La-La Land Records
28 Tracks/Disc Time: 78:21
During the 1960's, Westerns were still en vogue after the great success of the classic "The Magnificent Seven" which lead two two more sequels and inspired more entertaining western films of all types that include "Rio Conchos", "100 Rifles", "How The West Was Won", "Hang Em' High", "Once Upon A Time In The West" and the legendary Spaghetti western Dollars trilogy (including "Fistful Of Dollars", "For A Few Dollars More" and "The Good, The Bad And The Ugly") directed by the late Sergio Leone and starring Oscar winner Clint Eastwood. Posing as a hangman, Mace Bishop (James Stewart, "Vertigo") arrives to the town of Valverde, Texas with the intention of freeing a gang of outlaws, including his brother Dee (Dean Martin, "Ocean's 11" and Rat Pack member) from the gallows and take a hostage in the wife named Maria Stoner (the lovely Raquel Welch) of the banker killed during the robbery in which Mace's brother got caught in. As Mace urges his younger brother to give up crime, a relentless Sheriff July Johnson (George Kennedy, "Airport", "Thunderbolt And Lightfoot") and his deputy Bookbinder (Andrew Prine) chase the brothers across the boarder to Mexico. The Bishop brothers soon join forces with Johnson, against a group of Mexican bandits who have no intention of letting any American cowboys live especially where there's money at stake.
During this period, Oscar winning composer Jerry Goldsmith was really becoming the composer in Hollywood thanks to his creative output in both film and television that really made him one of the more sought after composers for every project out there. Thanks to the strong Oscar nominated work in films such as "Freud", "A Patch Of Blue", "The Sand Pebbles", and "Planet Of The Apes" strong work on television with "The Twilight Zone", "Dr.Killdare", and "The Man From U.N.C.L.E.", Goldsmith could really do no wrong and really didn't for more than four decades. "Bandolero" was the fourth Western that Goldsmith had scored (which included "Rio Conchos", "Hour Of The Gun", and "Lonely Are The Brave" during the decade with "100 Rifles" being the fifth in 1969. Goldsmith found originality (as usual with this film) as usually did with almost every project he would take on during his musical life.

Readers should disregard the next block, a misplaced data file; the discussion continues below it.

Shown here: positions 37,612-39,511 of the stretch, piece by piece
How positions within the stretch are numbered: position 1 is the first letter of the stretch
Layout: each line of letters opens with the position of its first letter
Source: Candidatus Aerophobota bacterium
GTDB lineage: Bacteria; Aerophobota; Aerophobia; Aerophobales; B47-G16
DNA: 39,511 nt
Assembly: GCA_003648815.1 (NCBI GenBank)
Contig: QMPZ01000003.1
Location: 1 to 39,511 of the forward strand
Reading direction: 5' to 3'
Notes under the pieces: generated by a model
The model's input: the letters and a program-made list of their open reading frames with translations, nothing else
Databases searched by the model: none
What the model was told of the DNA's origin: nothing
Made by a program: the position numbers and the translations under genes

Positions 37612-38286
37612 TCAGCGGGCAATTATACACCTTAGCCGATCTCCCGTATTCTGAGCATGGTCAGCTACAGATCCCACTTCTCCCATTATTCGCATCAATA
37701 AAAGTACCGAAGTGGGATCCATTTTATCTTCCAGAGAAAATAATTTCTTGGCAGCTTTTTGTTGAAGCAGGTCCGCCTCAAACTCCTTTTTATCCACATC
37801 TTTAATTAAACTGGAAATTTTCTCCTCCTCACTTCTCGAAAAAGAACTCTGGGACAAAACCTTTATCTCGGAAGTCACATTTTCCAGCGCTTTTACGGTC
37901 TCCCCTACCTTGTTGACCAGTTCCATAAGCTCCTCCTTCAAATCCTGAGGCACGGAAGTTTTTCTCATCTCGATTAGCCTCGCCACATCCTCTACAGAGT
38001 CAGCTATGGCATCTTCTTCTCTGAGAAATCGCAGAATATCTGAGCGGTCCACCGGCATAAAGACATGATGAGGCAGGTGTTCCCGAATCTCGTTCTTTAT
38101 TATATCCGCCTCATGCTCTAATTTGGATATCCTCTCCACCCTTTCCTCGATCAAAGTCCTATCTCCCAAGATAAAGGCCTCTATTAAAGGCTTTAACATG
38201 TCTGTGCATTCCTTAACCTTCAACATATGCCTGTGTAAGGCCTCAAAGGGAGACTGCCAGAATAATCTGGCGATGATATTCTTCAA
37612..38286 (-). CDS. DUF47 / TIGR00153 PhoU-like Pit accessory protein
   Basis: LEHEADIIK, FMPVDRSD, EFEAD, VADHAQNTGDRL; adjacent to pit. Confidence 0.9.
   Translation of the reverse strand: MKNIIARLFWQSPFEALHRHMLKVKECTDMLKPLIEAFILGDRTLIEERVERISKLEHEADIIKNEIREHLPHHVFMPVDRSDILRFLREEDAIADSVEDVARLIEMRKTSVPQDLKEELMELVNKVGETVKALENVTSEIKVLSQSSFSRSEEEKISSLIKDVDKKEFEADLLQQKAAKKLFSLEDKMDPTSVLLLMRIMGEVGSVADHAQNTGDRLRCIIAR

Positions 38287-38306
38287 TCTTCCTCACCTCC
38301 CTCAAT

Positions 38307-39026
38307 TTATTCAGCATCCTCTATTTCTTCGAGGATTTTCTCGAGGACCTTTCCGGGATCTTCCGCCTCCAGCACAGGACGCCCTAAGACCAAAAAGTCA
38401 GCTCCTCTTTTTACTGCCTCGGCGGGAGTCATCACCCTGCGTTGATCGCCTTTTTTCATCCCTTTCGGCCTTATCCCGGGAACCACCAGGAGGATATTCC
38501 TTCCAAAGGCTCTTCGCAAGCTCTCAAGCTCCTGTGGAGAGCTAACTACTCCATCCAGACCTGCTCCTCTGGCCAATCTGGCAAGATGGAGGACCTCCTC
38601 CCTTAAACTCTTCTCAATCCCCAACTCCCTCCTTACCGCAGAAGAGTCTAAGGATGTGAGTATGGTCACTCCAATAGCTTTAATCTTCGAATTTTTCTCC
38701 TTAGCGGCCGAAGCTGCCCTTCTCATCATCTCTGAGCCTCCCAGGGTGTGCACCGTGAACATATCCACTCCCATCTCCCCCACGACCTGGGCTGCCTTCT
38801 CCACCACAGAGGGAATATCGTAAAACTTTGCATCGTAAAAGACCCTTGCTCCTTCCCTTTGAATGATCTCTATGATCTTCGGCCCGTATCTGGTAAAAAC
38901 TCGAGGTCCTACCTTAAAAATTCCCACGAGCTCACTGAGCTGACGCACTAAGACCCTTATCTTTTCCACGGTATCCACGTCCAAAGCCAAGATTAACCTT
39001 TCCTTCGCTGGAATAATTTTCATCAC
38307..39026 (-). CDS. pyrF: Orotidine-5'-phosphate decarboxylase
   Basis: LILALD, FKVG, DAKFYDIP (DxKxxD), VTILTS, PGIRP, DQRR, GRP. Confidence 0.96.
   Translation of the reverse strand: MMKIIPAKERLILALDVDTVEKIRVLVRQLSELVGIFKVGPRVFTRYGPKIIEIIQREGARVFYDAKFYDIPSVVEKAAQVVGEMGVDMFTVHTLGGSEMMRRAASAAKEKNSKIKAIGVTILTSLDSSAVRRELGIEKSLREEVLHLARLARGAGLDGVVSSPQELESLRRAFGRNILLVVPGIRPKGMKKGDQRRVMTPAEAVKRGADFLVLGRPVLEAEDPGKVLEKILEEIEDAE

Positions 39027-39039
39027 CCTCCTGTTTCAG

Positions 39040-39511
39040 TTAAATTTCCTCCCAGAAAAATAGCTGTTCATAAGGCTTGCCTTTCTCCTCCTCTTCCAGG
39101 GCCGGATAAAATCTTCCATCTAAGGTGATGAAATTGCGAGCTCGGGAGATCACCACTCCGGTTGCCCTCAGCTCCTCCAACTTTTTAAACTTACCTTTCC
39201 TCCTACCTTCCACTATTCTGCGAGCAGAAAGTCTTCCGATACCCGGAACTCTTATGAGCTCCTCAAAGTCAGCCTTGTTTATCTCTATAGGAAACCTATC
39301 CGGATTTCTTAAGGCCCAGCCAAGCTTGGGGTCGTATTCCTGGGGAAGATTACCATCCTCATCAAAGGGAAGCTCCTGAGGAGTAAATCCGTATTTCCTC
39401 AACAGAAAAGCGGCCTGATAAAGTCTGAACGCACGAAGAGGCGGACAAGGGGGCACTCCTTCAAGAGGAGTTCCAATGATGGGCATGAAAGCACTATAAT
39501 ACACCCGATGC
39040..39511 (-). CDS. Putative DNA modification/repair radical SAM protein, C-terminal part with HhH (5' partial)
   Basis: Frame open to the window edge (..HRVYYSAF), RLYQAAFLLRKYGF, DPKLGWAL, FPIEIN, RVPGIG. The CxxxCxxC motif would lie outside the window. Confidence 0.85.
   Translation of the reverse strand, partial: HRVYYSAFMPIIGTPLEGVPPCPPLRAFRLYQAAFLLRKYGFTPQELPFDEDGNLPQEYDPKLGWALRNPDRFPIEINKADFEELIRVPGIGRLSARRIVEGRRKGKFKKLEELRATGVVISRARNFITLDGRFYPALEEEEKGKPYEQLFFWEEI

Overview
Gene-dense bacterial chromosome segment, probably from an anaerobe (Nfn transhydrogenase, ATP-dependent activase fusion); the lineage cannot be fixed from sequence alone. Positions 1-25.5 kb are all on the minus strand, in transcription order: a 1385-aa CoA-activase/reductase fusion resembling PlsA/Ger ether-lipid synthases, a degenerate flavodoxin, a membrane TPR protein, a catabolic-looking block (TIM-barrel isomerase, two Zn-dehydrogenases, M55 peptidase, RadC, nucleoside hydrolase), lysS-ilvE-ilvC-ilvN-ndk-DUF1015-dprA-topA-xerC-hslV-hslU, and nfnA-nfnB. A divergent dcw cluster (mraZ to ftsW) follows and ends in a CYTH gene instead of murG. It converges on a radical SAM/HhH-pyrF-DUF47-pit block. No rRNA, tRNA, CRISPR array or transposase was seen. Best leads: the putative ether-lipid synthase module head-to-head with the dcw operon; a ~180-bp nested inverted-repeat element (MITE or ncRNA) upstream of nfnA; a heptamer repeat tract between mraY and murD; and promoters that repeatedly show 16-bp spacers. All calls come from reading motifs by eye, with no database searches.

This score starts off with a rather non-traditional Western theme but one with a more contemporary feel in the "Main Title" with a funk, styled guitar and a hip whistling motif that is very 60's while Goldsmith compliments that with a full powerhouse orchestra as featured on rousing tracks such as "Bad News/He’ll Cross It/The Bait", a lengthy and exciting eight minute suite featuring some of Goldsmith's unique instrumentation, "Procession To The Gallows", "The Trap", "Ambushed", "Dee's Proposal" and "A Better Way", that feature Goldsmith at his very best utilizing his solid melodic theme while mixing his trademark Western flavored music giving the tracks a more colorful shading that does make the score a step above the traditional Western score and in particular this one which is somewhat brief, but engaging and very entertaining.
La-La Land's reissue of this fine Western score is long in coming after being out of print for a little more than a decade which had the notoriety of being released soon after Goldsmith's passing. It's not a perfect score, but an entertaining and engaging one that made Goldsmith's music much more than musical wallpaper and totally original. "Bandolero!" is a great example of Goldsmith's commitment and dedication to all of the films and television scores that had graced his music for more than five decades. Very strong thumbs up!